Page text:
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Finland's new supercomputers and data management environment have a large impact

12/17/2021 8:45 AM

The supercomputers Mahti and Puhti and the data management system Allas have been supporting research in universities and research institutes for a few years now. The environment was purchased under the Ministry of Education and Culture's Data Management and Computing Development Programme (DL2021). The final webinar of the programme on 13 December  examined the impacts of both the programme itself and the supercomputers purchased. 

The final webinar presented the achievements of the project from the perspectives of companies, research institutes, universities and universities of applied sciences. Topics included artificial intelligence, climate system modelling, research for sustainable development and the newest member of the computational science family, digital humanities. In the webinar we also launched an open online course on supercomputing, the Elements of Supercomputing. The course introduces the basics of high performance computing and supercomputers in a way that anyone interested can understand.

The aim of the development programme has been to develop the national computing infrastructure and its multifaceted impact, as well as to strengthen the wide range of skills. 

– The infrastructure at the national level must be linked to the local level, because this will create shared ownership and the will to do things in a new way, said Anita Lehikoinen, Permanent Secretary of the Ministry of Education and Culture, in her opening remarks. She also stressed the importance of the development programme in addressing the new types of service needs of the research community.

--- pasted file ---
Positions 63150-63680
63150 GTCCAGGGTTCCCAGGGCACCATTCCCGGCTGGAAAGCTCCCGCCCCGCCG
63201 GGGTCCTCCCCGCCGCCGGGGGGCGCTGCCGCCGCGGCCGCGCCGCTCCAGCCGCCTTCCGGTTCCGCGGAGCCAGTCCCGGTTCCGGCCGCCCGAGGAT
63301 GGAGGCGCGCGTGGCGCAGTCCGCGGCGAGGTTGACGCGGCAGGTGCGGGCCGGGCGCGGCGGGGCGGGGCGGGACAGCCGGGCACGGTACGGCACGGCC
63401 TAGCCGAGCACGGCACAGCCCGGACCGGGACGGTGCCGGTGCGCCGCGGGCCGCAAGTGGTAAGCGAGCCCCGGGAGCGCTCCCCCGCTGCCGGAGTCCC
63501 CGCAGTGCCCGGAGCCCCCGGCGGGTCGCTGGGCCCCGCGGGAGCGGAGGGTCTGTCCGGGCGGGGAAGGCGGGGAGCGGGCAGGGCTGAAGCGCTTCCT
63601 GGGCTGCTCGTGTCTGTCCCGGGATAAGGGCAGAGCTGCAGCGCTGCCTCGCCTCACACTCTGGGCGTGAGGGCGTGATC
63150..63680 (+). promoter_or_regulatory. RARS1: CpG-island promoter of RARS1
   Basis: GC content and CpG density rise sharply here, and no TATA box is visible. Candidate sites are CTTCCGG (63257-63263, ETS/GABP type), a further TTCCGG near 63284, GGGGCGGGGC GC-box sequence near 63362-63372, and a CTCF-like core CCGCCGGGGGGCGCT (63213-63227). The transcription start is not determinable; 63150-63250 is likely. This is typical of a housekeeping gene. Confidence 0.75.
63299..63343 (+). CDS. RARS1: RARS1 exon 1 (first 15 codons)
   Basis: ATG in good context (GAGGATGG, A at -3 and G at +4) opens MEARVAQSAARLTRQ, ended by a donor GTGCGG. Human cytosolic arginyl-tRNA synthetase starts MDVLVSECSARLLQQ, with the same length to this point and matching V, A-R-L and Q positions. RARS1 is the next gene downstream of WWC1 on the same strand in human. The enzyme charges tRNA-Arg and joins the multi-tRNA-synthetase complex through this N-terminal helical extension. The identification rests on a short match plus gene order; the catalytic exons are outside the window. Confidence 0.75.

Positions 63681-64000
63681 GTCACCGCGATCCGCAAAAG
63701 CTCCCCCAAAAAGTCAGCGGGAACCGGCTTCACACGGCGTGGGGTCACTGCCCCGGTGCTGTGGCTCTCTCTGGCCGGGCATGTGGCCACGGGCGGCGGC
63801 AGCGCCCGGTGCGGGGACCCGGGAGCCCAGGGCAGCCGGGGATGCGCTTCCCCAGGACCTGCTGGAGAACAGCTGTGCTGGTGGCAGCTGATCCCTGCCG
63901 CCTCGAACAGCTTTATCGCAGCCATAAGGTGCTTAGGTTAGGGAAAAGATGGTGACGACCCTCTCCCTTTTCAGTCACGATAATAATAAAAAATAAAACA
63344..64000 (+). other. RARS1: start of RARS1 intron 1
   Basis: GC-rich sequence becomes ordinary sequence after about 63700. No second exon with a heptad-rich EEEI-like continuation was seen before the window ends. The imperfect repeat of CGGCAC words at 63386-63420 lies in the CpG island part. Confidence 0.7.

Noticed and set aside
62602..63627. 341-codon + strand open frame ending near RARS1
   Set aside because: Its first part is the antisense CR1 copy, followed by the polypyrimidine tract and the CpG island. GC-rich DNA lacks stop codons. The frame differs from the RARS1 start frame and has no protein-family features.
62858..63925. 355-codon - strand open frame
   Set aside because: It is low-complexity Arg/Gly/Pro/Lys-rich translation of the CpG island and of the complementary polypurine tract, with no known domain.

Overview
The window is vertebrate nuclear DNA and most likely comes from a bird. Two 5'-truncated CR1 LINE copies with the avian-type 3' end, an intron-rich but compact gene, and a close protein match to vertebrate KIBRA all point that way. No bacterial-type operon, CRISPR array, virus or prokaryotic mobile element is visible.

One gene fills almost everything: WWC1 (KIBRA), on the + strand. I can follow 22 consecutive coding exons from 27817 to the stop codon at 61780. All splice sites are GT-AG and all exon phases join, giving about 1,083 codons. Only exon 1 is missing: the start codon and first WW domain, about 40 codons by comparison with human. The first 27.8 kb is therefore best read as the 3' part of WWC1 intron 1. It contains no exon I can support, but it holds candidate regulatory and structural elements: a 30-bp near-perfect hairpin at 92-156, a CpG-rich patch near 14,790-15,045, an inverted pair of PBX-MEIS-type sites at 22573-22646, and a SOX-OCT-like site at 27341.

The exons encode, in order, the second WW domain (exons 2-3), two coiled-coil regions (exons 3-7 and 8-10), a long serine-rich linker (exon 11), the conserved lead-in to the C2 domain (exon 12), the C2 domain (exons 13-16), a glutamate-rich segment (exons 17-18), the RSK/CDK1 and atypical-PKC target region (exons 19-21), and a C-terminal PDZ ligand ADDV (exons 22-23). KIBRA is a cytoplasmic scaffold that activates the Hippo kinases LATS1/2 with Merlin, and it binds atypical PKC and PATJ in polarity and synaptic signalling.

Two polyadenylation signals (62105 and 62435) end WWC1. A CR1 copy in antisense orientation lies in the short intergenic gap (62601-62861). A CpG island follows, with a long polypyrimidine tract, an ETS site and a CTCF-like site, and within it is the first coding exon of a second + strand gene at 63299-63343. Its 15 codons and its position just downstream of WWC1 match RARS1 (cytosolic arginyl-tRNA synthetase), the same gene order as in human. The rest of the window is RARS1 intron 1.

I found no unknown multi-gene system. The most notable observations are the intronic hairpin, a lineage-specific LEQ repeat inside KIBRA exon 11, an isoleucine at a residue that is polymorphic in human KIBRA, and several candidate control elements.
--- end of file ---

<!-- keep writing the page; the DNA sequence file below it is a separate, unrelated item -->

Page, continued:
The DL2021 programme has also enabled research institutions to join academics in using HPC and business use has been piloted for the future EuroHPC LUMI supercomputer. 

– Scientists have been using the new supercomputers effectively and successfully. Annual growth in the number of users has been in the order of 10% and computing is used in almost every scientific discipline. Computational research has a high societal impact. For example, the COVID-19 fast track we opened in summer 2020 provided a lot of additional information on the virus and its spread, and glacier modellers have provided high-level input to the IPCC's Sixth Assessment Report. Artificial intelligence has been used to identify cancer cells and develop language technology, said Pekka Lehtovuori, Director of Research Services at CSC.

Elements of Supercomputing open online course 

The open online course Elements of Supercomputing, created by CSC and Kajaani University of Applied Sciences, is an introduction to supercomputers, their importance and use. The course is open to all and can be browsed or taken freely without any commitment or right to study at a higher education institute (register as guest). Participants who complete the course assignments and have registered as students will also be awarded a ECTS credit.

The course is specifically designed to attract high school students to the field and to introduce those working in RDI in companies to the benefits of high performance computing. 

– Together with CSC, we want to offer the opportunity to learn and understand what supercomputers are for everyone interested. In the future, more and more people will be working with artificial intelligence and supercomputing solutions are already part of our everyday lives. We hope that this course will spark interest and enthusiasm to understand and learn new things, said Rector Matti Sarén from Kajaani University of Applied Sciences.

The Elements of Supercomputing course 

The final webinar is part of the Year of Investigated Knowledge and also celebrates the 50-year journey of the CSC in support of research.

More information about the Elements of Supercomputing course:
Matti Sarén
tel. 044 7101 600 
e-mail matti.saren at kamk.fi